To the Editor:
Chris Myers Asch’s recent Commentary “The Inadvertent Bigotry of Inappropriate Expectations” (June 16, 2010) makes an important point: Emphasis on college as the primary road to success can divert students from other, possibly more appropriate choices.
We who are involved in college- and career-readiness and college-access programs fight this battle all the time. The passion that many of us feel to provide options for high school students through readiness and access can certainly influence the rhetoric and, yes, inadvertently direct some to college who would prosper in careers for which college is not necessary.
If we preach that college is the only road to success in post-education careers, we are indeed depriving many students of what their preferred career genuinely might be. Interestingly, there has been a reverse bigotry operating for decades that has kept some traditionally college-bound students from following their star into the trades.
There are of course numerous factors that contribute to students’ being able to make appropriate college and/or career choices in high school. Our role should be to avoid prejudgment of students and to enable them to prepare for a range of choices until their goals become clear enough to pursue.
We also need to keep in mind that plumbers and electricians are likely to inherit the earth. We will need good ones.
Gillian B. Thorne
Executive Director, Office of Early College Programs
Director, UConn Early College Experience
University of Connecticut
To the Editor:
Chris Myers Asch’s Commentary “The Inadvertent Bigotry of Inappropriate Expectations” confronts our nation’s college bias intelligently and directly. As an administrator at an alternative school, I emphasize to parents and students the importance of deliberation over the many postsecondary options available.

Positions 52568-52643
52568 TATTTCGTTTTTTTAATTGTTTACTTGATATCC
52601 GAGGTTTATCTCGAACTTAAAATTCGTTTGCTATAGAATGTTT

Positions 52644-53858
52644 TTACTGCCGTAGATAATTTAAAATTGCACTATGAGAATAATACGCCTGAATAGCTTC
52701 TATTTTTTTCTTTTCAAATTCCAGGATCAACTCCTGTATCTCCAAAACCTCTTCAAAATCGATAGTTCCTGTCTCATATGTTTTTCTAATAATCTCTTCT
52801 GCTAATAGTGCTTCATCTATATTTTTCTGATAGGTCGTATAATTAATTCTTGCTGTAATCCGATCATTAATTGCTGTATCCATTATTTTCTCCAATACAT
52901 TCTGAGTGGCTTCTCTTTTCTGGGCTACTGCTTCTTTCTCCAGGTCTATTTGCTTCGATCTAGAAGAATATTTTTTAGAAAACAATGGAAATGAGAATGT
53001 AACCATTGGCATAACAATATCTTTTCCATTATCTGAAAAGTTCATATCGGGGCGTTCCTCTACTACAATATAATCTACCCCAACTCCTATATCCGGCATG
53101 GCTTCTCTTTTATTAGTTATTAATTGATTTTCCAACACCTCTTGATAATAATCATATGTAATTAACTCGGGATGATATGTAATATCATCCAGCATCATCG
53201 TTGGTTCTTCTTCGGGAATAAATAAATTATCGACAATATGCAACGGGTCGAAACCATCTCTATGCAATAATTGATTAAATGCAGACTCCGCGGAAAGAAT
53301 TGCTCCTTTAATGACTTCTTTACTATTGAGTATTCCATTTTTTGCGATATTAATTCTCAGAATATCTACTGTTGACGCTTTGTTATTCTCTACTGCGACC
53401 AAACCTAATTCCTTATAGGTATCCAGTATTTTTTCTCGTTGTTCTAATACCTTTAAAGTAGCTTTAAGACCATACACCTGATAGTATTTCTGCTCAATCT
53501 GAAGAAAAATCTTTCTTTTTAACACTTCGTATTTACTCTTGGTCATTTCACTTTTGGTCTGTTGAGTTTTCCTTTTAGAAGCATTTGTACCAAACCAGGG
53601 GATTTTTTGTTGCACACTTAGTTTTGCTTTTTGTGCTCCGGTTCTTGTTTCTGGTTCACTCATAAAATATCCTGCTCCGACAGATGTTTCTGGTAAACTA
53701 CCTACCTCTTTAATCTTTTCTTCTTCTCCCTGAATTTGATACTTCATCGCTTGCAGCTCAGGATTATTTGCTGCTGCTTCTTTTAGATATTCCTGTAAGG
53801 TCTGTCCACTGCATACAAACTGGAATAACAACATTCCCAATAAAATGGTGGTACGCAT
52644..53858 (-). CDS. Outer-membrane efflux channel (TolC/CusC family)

There is certainly a strong herd instinct at work driving free, rational individuals to choose conformity at all costs. The high school graduates who have had the greatest success, I have found, are those who have been honest with themselves and pursued an option that fit their needs, aptitudes, and interests.
As educators and as a society, we should affirm the unique gifts each child possesses and prepare students to pursue their own paths rather than the trodden way. Some will attend college, others vocational school; some will enter the workforce, and still others will travel or volunteer or blaze a trail in an unforeseen direction. The college-readiness movement fails to respect individuality and, instead of ensuring no child gets left behind, ironically perpetuates a system that discourages and even drives students away from school.
As William Blake observed, “One law for the lion and ox is oppression.” Our children have been oppressed by a monolithic system far too long. Thank you, Mr. Asch, for articulating so well in your essay the need for change.
Jeffrey D. Woolley
Head of School
A version of this article appeared in the July 14, 2010 edition of Education Week as College-Readiness Push: Shortchanging Choice?